• Re: (Score:3, Insightful)

      by harl (84412)

      They could but they will fail. The list of perfectly legitimate destinations will always be longer than the white list. Their customers will continuously be bounced from sites. The word of mouth and PR would be disastrous. Sure you can

      If you block protocol they just tunnel it through a different protocol or encrypt the protocol.
         

  • We told you. (Score:5, Insightful)

    by MindlessAutomata (1282944) on Thursday January 28, 2010 @10:39AM (#30932996)

    We told you that any government-mandated net neutrality was going to be a lot of fun.
    But alas, people continue to live with their idyllic, dog-like trust of government, politicians, and bureaucrats, and didn't listen.

    Not to mention the whole net neutrality debate was mostly paranoia anyway. The real solution is for local governments to do something about the monopolies they grant telcos, but it's always easier to pray that god (the government) saves the day.

    • Re:We told you. (Score:4, Insightful)

      by ShadowRangerRIT (1301549) on Thursday January 28, 2010 @10:41AM (#30933012)
      Right... Because if the gov't didn't do anything, this would somehow be better?
      • Re:We told you. (Score:5, Insightful)

        by Sinning (1433953) on Thursday January 28, 2010 @10:44AM (#30933056)
        If there were true competition in the market, the government wouldn't need to do anything. People would flock to the ISPs that give them the best service rather than flocking to the monopoly that offers service in their area.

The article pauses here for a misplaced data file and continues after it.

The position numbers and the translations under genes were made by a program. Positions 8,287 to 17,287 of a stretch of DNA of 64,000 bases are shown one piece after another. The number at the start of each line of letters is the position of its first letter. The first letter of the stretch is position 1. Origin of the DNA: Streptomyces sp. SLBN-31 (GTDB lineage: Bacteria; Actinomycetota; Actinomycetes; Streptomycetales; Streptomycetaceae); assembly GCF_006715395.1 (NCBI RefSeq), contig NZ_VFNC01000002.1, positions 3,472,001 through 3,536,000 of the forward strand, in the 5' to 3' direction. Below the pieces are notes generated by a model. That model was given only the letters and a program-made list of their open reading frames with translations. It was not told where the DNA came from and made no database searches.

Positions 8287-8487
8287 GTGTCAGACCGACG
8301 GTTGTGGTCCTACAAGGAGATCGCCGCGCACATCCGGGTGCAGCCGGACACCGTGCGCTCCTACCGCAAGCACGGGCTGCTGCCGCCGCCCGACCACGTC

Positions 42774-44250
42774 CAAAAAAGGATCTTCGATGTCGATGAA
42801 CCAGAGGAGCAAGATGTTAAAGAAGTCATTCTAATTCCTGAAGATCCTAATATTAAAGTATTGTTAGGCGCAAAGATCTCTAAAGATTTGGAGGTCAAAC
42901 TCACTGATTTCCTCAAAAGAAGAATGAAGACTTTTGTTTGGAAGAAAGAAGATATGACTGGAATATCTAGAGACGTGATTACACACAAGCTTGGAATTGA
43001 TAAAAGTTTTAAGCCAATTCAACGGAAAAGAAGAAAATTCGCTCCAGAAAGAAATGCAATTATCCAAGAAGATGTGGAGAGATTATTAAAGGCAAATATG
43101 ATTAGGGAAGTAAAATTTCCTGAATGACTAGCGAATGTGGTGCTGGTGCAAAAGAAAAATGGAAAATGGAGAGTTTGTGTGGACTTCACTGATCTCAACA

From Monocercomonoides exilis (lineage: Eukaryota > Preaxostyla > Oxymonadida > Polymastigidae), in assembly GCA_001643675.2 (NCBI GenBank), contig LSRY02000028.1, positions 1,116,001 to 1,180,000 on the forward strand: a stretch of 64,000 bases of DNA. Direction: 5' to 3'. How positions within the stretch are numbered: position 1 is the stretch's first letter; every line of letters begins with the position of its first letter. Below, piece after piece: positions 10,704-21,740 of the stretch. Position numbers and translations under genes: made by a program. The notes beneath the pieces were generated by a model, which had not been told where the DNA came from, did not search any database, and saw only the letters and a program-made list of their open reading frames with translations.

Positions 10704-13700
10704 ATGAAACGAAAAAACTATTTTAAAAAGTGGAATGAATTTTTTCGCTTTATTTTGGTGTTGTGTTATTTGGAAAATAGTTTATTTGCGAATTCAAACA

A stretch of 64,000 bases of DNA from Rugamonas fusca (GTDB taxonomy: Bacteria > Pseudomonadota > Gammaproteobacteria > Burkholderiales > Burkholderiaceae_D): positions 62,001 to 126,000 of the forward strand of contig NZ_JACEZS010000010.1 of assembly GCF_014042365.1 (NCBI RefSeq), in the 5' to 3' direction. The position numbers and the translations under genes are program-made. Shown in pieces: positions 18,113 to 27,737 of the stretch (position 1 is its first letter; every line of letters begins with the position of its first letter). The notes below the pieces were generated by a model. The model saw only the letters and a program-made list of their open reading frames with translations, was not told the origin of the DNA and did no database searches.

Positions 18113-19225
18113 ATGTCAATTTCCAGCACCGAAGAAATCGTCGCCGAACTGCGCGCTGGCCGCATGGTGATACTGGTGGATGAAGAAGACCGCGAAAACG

• Re:We told you. (Score:5, Insightful)

          by ShadowRangerRIT (1301549) on Thursday January 28, 2010 @10:58AM (#30933244)

          I don't know about you, but I live in NYC, have a choice of at least three different providers (two cable, one DSL, maybe more since I last checked). The policies imposed are nearly identical between the three, and, as in the case of Comcast, I have no doubt that the stated policy and the de facto policy differ. Exactly which one am I supposed to "flock" to?

          • Re:We told you. (Score:5, Insightful)

            by blueg3 (192743) on Thursday January 28, 2010 @11:01AM (#30933288)

            You're supposed to flock to the theoretical Libertarian ideal that provides exactly what you want at a reasonable price. Barring that, stick with something you don't like and complain on the Internet that government regulation must be responsible for the situation.

            • ShadowRangerRIT said:

              I don't know about you, but I live in NYC, have a choice of at least three different providers (two cable, one DSL, maybe more since I last checked). The policies imposed are nearly identical between the three, and, as in the case of Comcast, I have no doubt that the stated policy and the de facto policy differ. Exactly which one am I supposed to "flock" to?

              blueg3 said:

              You're supposed to flock to the theoretical Libertarian ideal that provides exactly what you want at a reasonable price. Barring that, stick with something you don't like and complain on the Internet that government regulation must be responsible for the situation.